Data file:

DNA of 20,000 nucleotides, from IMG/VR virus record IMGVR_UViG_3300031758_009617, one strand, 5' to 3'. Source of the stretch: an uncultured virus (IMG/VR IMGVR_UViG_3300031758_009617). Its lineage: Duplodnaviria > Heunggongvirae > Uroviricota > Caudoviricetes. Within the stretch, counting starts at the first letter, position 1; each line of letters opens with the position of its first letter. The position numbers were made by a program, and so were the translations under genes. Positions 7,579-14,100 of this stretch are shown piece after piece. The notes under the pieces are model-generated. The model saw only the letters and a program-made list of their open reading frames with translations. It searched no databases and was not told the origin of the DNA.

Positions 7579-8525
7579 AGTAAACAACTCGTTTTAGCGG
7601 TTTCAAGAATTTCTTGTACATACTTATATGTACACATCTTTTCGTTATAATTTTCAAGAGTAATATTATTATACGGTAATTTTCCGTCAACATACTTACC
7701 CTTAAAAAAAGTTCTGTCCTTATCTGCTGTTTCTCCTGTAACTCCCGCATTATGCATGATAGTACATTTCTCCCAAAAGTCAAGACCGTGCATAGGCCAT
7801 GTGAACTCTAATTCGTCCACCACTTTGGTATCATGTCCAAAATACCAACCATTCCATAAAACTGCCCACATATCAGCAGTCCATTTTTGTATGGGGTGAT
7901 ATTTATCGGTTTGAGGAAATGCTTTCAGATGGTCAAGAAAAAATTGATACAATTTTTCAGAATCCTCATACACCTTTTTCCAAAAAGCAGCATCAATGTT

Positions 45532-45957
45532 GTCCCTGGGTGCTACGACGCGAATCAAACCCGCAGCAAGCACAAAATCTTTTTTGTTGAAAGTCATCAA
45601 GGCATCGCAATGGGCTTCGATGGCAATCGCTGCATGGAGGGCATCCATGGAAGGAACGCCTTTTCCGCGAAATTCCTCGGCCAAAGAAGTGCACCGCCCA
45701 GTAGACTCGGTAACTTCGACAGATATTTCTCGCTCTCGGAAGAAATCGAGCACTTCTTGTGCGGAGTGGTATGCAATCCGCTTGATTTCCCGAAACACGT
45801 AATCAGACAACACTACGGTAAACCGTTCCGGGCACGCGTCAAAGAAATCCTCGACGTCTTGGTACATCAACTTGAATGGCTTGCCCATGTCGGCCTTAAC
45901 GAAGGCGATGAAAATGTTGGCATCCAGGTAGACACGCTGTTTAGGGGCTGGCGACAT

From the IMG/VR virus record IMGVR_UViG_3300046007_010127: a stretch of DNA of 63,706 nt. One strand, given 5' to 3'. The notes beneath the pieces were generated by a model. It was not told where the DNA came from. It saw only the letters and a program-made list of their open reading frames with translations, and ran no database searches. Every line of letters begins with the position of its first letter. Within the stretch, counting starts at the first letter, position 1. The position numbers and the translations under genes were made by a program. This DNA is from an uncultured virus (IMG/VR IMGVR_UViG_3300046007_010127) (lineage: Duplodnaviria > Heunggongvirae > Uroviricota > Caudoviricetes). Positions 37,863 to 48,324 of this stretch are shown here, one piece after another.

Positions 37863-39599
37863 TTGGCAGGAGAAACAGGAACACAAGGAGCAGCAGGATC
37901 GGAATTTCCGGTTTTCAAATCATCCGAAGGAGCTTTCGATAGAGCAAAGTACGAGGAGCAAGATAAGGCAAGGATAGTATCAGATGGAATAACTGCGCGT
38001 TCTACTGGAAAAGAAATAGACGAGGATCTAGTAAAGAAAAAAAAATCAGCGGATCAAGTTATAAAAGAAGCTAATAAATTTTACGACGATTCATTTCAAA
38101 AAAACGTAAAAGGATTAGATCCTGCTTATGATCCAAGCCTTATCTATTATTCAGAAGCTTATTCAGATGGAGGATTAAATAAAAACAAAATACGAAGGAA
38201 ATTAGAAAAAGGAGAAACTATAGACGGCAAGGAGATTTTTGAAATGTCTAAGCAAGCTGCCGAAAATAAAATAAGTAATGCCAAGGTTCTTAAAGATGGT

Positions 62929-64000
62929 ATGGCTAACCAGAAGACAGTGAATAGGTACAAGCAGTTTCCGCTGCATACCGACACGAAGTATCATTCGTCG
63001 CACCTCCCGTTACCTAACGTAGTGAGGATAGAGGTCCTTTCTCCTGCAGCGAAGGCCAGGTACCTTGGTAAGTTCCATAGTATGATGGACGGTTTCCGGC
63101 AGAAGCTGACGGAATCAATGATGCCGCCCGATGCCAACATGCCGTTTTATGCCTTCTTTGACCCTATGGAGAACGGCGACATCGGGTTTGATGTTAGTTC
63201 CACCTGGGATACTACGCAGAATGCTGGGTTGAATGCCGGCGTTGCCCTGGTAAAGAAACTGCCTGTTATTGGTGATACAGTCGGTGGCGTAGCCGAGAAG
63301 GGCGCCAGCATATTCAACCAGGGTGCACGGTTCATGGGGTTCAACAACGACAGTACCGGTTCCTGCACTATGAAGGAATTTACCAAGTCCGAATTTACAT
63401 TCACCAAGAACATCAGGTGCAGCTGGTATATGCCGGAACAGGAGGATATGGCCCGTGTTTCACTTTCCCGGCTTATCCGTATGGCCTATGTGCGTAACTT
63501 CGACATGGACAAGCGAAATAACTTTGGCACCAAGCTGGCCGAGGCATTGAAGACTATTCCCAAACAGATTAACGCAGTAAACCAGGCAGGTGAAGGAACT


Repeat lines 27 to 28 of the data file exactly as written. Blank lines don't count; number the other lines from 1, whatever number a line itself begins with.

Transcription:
63401 TCACCAAGAACATCAGGTGCAGCTGGTATATGCCGGAACAGGAGGATATGGCCCGTGTTTCACTTTCCCGGCTTATCCGTATGGCCTATGTGCGTAACTT
63501 CGACATGGACAAGCGAAATAACTTTGGCACCAAGCTGGCCGAGGCATTGAAGACTATTCCCAAACAGATTAACGCAGTAAACCAGGCAGGTGAAGGAACT